One of the most lingering and important questions in the therapeutics of PD is whether levodopa, the mainstay of treatment, has long-term beneficial or harmful effects on the progression of disease. A survey on treating patterns was conducted during the PSG/MDS Symposia in October 1995 and reported in October 1996 in Movement Disorders. An application was submitted to the National Institute of Health (NIH) in June 1996 for the ELLDOPA (Earlier versus Later LevoDOPA) placebo-controlled trial, which was reviewed favorably and awarded by the National Institute of Neurological Disorders and Stroke (NINDS-NIH) in January 1998. The ELLDOPA trial, under the direction of Stanley Fahn, MD, and Ira Shoulson, MD, began enrollment of 360 patients with early Parkinson’s disease at 35 PSG sites in October 1998. Subjects were followed for 40 weeks prior to a 17-day washout and final evaluation of the progression of disease. A ß-CIT SPECT study, funded by a grant to Kenneth Marek, MD, by the Department of Defense, was carried out in a sub-set of ELLDOPA subjects to assess a biological marker of the progression of Parkinson’s disease (loss of dopamine transporter binding sites). As of September 2001, enrollment was closed for the study with 361 subjects completing enrollment. The final subject visit is expected in June 2002 with analysis to follow. For additional information on the scientific rationale for this study, please see the 1999 publication in Archives of Neurology.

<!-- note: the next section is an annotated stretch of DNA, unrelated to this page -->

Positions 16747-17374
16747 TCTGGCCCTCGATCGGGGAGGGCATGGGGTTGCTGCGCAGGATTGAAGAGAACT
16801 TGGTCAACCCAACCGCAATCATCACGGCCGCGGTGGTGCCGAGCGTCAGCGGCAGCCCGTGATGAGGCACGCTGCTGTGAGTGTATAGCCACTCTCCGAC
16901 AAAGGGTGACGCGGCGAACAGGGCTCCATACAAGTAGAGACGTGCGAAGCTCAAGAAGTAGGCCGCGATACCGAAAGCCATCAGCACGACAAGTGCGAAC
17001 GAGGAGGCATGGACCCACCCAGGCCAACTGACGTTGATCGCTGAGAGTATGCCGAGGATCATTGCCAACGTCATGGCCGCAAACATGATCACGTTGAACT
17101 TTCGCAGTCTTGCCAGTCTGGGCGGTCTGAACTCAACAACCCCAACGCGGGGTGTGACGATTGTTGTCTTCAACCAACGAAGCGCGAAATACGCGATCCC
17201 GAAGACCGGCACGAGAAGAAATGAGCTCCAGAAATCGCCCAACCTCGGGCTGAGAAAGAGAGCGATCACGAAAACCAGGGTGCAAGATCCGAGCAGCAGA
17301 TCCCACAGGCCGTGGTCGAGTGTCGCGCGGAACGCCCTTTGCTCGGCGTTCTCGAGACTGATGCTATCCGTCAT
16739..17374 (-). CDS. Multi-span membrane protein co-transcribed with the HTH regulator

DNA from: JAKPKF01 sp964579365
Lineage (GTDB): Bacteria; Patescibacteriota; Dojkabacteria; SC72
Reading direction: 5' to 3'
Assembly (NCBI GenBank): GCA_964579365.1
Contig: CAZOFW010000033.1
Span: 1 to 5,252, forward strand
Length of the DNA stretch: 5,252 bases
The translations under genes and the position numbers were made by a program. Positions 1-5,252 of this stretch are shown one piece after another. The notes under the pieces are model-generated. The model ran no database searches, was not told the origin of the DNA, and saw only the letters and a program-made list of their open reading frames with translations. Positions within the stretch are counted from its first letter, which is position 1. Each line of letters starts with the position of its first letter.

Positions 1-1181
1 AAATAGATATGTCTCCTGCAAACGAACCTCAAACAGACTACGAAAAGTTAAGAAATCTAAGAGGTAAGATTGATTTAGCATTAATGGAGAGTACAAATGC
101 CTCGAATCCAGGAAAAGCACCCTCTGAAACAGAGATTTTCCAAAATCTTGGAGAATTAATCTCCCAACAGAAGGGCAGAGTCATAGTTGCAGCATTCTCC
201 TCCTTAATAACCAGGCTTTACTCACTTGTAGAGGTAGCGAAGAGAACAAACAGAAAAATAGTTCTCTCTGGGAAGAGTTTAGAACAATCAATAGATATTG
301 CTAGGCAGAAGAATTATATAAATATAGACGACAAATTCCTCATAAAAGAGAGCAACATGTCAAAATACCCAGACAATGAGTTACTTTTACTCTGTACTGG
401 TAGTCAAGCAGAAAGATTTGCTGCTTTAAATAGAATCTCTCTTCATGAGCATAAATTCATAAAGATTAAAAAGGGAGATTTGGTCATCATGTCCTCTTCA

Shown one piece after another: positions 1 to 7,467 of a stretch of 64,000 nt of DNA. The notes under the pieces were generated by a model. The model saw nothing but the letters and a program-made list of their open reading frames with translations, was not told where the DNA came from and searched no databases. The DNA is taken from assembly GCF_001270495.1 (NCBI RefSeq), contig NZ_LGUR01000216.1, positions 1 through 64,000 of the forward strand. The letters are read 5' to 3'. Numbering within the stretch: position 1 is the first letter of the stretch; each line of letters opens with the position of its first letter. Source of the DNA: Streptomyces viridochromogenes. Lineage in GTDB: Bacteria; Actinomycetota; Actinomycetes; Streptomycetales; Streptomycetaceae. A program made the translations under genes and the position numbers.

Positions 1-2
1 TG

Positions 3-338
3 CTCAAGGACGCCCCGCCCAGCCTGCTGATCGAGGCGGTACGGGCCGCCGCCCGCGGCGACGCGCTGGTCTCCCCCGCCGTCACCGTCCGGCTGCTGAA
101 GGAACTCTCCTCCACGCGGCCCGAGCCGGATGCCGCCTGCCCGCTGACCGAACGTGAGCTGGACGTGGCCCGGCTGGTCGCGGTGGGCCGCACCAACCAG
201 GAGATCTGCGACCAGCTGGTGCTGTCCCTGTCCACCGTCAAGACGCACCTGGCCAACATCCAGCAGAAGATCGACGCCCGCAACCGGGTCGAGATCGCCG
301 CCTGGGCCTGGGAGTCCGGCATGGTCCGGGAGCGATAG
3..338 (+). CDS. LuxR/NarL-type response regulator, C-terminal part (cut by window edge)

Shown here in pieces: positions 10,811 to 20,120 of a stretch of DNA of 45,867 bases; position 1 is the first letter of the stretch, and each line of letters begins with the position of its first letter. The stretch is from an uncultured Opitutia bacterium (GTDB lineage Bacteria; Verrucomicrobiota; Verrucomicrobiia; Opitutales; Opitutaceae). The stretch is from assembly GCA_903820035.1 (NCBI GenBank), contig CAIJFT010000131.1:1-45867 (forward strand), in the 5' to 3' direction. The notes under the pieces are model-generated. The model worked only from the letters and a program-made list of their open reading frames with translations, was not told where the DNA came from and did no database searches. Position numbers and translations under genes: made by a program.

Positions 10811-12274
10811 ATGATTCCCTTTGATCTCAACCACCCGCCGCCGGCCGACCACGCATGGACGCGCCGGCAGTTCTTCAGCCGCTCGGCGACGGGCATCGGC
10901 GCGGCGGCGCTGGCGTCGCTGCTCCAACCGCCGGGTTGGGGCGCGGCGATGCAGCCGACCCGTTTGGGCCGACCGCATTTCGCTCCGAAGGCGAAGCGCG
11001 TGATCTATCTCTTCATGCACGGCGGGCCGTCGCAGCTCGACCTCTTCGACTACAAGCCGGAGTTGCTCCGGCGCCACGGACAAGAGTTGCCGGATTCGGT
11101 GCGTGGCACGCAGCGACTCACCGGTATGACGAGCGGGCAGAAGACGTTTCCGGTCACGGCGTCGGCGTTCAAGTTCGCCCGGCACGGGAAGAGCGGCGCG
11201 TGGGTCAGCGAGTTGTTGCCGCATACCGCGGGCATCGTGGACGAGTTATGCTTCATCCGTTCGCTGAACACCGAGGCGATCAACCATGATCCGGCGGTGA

MOVE-PD (A Phase II Study to Evaluate the Safety and Efficacy of RM-131 in Patients With Parkinson’s Disease & Chronic Constipation)
Status, January 29, 2018: Primary paper published*